I grew up in the American South, where hard farm work was a way of life for many families.
            Cotton was an important crop for many years. Before machines were designed to pick cotton,
            people had to pick each piece by hand. It was hot, unpleasant work.

            Most of my ancestors talk of the long days in the cotton fields; the seemingly endless rows of
            cotton; and the boredom that set in while working the fields. The heat and humidity made it
            feel like working in a hot oven.

            But, my grandfather had a cotton-picking secret. Each spring, when they planted the
            cottonseed, he would sprinkle in a few watermelon seed. Then, in late summer, when the
            cotton was being gathered; big, juicy watermelons had grown, scattered throughout the cotton
            field. Eating them made for a wonderful break from the picking chore and served as periodic
            rewards and a break from the hard work.

            Many of us live our lives working hard. We keep our nose to the grindstone and work
            relentlessly to get ahead. But, burnout and frustration can result.

            Have you sprinkled a few watermelon seed in your life? Have you consciously planned for
            periodic breaks and rewards over the next week? The next year? The next 2 years? Break
            times help keep our batteries recharged. They serve as intermediate goal points to break up
            long, seemingly impossible tasks.

            Watermelons don’t just grow by chance in cotton fields. They don’t just sprout up without a
            planter. Neither do most rewarding breaks and special treats in your life. Be proactive, and
            consider planting some seeds that will bear fruit for you in times to come.

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            As an avid whitewater paddler for over twenty years, I’ve learned that large, scary rapids
            cause different reactions in people. Many times in business and in our personal lives, we
            come upon situations that are similar to huge rapids. Our reactions to these events have a
            large impact on our ability to reach peak performance levels in our lives.

            Whitewater paddling is dangerous, but exciting. The rocks and water conspire together to
            form dynamic obstacles in the riverbed. Their dance kicks up giant roller coaster-like waves,
            forms fast chutes of water, and sometimes fashions hidden death traps.

            Many times when paddling a river, a roar can be heard in the distance. The roar slowly grows
            louder as the rapid is approached. Similarly, when difficult life events are about to present
            themselves, there is frequently some foreboding, some feeling in the air that something
            difficult lays ahead, some inkling that a challenge will soon present itself. This is the point
            where one of three different reactions starts happening inside people's heads.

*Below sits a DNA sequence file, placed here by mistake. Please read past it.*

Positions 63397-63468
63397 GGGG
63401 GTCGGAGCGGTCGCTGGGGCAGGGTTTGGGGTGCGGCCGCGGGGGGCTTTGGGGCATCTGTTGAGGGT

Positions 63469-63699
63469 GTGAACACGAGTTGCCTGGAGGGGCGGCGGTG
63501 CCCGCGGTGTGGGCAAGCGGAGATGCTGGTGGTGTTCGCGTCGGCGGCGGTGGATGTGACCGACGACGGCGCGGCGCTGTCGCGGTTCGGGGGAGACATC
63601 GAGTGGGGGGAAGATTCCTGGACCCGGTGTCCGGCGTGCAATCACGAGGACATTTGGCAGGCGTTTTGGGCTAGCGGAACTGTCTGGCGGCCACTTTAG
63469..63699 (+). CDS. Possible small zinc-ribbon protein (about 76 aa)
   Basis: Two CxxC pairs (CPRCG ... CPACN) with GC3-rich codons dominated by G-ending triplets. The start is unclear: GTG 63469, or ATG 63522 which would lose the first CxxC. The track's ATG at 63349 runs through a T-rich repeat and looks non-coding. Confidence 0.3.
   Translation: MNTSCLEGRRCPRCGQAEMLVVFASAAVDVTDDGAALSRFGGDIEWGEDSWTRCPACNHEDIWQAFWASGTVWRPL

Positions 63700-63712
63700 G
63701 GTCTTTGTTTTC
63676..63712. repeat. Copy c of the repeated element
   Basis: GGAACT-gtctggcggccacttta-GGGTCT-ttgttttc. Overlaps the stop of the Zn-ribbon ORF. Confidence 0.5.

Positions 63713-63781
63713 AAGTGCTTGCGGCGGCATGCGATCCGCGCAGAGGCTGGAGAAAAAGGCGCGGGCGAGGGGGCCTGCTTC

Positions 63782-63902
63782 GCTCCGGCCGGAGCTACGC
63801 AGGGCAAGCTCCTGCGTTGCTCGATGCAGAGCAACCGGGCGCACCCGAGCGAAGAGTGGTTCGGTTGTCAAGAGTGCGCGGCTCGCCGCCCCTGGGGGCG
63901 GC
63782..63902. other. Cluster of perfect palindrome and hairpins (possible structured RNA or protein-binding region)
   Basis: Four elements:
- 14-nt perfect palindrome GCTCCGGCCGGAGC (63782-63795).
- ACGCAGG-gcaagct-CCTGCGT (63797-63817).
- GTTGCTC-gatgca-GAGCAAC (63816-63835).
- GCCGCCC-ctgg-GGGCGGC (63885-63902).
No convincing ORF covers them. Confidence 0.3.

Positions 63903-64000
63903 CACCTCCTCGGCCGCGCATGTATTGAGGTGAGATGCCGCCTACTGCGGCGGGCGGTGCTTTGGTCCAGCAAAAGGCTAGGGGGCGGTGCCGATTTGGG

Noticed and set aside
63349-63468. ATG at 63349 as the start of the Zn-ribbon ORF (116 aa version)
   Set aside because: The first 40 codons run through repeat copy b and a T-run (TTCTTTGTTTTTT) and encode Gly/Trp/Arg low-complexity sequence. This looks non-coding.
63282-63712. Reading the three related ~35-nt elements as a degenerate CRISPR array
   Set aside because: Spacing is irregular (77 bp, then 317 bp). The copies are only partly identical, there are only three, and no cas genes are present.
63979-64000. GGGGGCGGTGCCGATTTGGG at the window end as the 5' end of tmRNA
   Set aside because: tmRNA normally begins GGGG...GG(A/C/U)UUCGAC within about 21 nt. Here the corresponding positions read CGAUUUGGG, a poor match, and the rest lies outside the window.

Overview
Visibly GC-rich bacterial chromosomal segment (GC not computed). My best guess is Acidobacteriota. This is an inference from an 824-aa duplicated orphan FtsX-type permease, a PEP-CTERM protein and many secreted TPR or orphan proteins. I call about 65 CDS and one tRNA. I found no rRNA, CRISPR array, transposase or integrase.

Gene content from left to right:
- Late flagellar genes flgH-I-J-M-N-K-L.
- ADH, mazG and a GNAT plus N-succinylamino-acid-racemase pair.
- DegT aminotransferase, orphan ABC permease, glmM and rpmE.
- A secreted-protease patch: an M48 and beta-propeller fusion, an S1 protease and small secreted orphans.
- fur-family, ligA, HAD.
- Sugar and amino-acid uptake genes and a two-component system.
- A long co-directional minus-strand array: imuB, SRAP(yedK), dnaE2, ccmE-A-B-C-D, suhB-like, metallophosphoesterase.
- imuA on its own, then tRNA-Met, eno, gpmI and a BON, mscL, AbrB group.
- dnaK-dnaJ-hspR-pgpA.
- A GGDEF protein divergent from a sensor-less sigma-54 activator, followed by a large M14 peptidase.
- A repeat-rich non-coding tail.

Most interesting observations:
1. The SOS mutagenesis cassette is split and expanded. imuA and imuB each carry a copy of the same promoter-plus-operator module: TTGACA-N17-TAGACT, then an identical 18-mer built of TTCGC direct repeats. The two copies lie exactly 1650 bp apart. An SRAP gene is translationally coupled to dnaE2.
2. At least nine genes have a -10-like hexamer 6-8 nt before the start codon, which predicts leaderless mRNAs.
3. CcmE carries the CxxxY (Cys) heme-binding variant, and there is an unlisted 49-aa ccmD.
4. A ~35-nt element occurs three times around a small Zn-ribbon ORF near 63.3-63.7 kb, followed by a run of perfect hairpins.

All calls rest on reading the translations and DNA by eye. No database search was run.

Reaction 1. Some paddlers approach a rapid, and based upon stories told about it's intensity
            and the roar of the water, immediately pick up their boat and carry around without even
            looking at it. In their minds, they've already closed the possibility that they could safely
            navigate the rapid, and don't even bother to try to find a path through the exploding waves and
            large rocks.

            Reaction 2. Faced with a difficult rapid, most of the other paddlers generally get out of their
            boats, walk down the river bank, and search for a safe route through the whitewater. Finding
            the correct route may be difficult. Gauging the intensity of water at various points, the force
            of the waves, and the strength of the recirculation of water at the bottom of a drop can be
            complicated. Sometimes there are undercut rocks and large holes that can be extremely
            dangerous. Selecting a path that intersects with these can easily result in death. Reaction 2
            paddlers spend too much time looking at the rapid. Faced with so many possible routes, they
            stare at a rapid for a long time, guessing possibilities, and then
            second-guessing themselves. Over time fear slowly begins to trickle in, and builds to the
            point that they too decide to pick up their boats and carry around the rapid.

            Reaction 3. These type paddlers select the middle ground. They recognize the need to look at
            a rapid before blindly proceeding through, but don't analyze the situation so much that fear
            and second-guessing rise to critical levels. They get out, take note of the really dangerous
            spots, and select the route that appears to be the best, then walk back to their boats and begin
            the descent with focus and determination. Most of the time they run the rapid successfully,
            and experience the thrill and exhilaration of overcoming a challenging obstacle.

            What type of reaction do you generally have when faced with a life challenge? Do you spend
            so much time worrying that when the challenge presents itself you have already decided you
            are defeated? When the challenge presents itself, do you spend so much time trying to
            analyze all the possibilities that you are also defeated? Or, do you take the middle ground?

            Life is like a river trip. You can pick up your boat and carry around the most intense sections,
            but that would be boring! Enjoy your ride through the rapids! Your life is a river you can
            only paddle once!!